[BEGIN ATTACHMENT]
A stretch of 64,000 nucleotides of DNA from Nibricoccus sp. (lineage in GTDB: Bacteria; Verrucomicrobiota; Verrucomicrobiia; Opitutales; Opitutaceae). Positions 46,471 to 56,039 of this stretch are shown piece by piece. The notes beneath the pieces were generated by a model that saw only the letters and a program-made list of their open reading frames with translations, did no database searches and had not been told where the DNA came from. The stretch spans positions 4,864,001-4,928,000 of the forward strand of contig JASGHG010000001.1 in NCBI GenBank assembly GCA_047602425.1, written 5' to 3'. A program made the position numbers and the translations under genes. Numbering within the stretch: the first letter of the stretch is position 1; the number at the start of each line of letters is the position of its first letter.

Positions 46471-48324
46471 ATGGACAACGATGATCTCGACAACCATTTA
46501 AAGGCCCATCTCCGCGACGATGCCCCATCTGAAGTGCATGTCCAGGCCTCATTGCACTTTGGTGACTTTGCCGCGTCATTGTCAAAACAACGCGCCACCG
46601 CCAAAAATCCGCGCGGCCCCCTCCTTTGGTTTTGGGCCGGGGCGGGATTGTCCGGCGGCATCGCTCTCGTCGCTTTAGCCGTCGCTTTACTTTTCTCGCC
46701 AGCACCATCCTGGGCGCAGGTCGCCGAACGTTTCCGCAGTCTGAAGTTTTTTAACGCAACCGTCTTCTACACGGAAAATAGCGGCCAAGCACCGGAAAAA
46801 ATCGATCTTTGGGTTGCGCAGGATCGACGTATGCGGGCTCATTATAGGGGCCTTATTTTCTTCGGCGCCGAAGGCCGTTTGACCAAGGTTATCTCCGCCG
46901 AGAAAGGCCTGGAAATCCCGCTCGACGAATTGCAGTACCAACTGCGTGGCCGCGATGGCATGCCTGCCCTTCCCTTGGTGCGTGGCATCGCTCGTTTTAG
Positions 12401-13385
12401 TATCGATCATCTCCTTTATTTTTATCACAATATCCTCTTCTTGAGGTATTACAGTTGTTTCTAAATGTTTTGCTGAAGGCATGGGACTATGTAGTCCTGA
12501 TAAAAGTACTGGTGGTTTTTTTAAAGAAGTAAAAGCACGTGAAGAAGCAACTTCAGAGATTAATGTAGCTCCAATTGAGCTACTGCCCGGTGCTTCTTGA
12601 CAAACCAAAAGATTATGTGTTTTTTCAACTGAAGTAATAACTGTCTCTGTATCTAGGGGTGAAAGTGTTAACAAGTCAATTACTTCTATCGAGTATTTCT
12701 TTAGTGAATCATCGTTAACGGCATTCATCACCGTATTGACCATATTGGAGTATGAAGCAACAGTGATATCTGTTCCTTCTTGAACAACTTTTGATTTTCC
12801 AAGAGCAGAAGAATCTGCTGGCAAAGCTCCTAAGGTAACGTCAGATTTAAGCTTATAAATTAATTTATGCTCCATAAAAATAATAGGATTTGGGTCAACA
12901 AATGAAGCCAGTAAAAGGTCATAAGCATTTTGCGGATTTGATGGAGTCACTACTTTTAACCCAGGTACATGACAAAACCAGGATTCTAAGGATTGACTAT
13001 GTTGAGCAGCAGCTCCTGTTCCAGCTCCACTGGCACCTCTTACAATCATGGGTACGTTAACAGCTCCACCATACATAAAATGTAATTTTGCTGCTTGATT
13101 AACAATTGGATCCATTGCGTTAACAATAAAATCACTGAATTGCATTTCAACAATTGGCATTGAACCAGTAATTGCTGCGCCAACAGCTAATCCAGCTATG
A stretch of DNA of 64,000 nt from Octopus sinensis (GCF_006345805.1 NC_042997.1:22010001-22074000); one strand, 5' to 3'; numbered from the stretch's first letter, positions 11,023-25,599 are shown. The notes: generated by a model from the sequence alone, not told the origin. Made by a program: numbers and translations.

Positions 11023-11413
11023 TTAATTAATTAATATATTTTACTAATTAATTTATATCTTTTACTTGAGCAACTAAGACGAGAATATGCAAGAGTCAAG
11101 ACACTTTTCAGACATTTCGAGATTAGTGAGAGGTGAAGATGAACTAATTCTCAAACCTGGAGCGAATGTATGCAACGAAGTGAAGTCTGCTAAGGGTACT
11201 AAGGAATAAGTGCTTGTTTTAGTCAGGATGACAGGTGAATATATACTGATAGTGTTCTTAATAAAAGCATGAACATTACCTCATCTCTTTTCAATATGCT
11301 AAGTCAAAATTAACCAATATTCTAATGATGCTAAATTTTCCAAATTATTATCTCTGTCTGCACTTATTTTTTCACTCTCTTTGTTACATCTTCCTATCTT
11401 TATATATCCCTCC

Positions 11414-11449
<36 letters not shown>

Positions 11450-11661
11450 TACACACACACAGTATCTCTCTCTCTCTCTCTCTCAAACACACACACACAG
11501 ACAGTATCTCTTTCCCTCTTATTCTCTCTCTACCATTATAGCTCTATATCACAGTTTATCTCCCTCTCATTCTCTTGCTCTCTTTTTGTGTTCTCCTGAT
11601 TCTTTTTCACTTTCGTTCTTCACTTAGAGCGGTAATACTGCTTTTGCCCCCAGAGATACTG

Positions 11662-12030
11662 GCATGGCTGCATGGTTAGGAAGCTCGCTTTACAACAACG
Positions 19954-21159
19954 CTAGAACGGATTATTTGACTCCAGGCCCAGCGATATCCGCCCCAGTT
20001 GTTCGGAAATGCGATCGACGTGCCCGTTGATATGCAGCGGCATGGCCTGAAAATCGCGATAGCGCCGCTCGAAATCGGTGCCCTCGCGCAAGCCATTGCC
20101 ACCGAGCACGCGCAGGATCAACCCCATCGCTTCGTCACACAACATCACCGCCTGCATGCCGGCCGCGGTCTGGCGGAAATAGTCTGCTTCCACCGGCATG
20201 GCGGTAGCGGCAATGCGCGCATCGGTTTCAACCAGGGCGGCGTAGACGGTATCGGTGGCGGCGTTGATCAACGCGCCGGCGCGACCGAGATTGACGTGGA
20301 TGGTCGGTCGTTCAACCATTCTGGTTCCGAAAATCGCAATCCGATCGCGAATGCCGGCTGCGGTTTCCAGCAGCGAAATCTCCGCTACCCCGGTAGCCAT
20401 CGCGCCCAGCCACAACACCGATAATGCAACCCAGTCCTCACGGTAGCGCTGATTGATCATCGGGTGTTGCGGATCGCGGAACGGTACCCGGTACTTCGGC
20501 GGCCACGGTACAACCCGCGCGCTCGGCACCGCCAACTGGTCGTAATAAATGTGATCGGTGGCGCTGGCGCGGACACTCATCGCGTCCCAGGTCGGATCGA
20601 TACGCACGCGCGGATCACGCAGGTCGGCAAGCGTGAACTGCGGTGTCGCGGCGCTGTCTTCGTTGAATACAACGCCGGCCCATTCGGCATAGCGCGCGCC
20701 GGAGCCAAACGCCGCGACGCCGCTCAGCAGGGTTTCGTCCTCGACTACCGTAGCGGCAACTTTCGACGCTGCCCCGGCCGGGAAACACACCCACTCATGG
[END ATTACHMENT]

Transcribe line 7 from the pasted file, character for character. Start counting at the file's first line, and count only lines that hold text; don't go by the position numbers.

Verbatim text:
46801 ATCGATCTTTGGGTTGCGCAGGATCGACGTATGCGGGCTCATTATAGGGGCCTTATTTTCTTCGGCGCCGAAGGCCGTTTGACCAAGGTTATCTCCGCCG